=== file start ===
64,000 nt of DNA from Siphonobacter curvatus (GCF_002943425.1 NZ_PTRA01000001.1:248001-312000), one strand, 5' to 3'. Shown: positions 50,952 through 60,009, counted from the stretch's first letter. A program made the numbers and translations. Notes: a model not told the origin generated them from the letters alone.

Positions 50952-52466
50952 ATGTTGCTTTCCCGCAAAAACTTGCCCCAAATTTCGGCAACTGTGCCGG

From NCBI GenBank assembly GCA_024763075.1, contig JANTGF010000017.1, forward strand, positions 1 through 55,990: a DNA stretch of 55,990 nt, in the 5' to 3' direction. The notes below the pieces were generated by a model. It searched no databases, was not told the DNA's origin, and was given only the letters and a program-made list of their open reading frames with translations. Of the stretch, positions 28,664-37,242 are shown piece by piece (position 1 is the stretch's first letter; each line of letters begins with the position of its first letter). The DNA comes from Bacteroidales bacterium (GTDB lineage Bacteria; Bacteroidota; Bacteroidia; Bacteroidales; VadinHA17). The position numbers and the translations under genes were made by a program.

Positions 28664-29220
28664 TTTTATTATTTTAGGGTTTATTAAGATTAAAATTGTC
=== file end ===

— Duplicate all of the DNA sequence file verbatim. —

64,000 nt of DNA from Siphonobacter curvatus (GCF_002943425.1 NZ_PTRA01000001.1:248001-312000), one strand, 5' to 3'. Shown: positions 50,952 through 60,009, counted from the stretch's first letter. A program made the numbers and translations. Notes: a model not told the origin generated them from the letters alone.

Positions 50952-52466
50952 ATGTTGCTTTCCCGCAAAAACTTGCCCCAAATTTCGGCAACTGTGCCGG

From NCBI GenBank assembly GCA_024763075.1, contig JANTGF010000017.1, forward strand, positions 1 through 55,990: a DNA stretch of 55,990 nt, in the 5' to 3' direction. The notes below the pieces were generated by a model. It searched no databases, was not told the DNA's origin, and was given only the letters and a program-made list of their open reading frames with translations. Of the stretch, positions 28,664-37,242 are shown piece by piece (position 1 is the stretch's first letter; each line of letters begins with the position of its first letter). The DNA comes from Bacteroidales bacterium (GTDB lineage Bacteria; Bacteroidota; Bacteroidia; Bacteroidales; VadinHA17). The position numbers and the translations under genes were made by a program.

Positions 28664-29220
28664 TTTTATTATTTTAGGGTTTATTAAGATTAAAATTGTC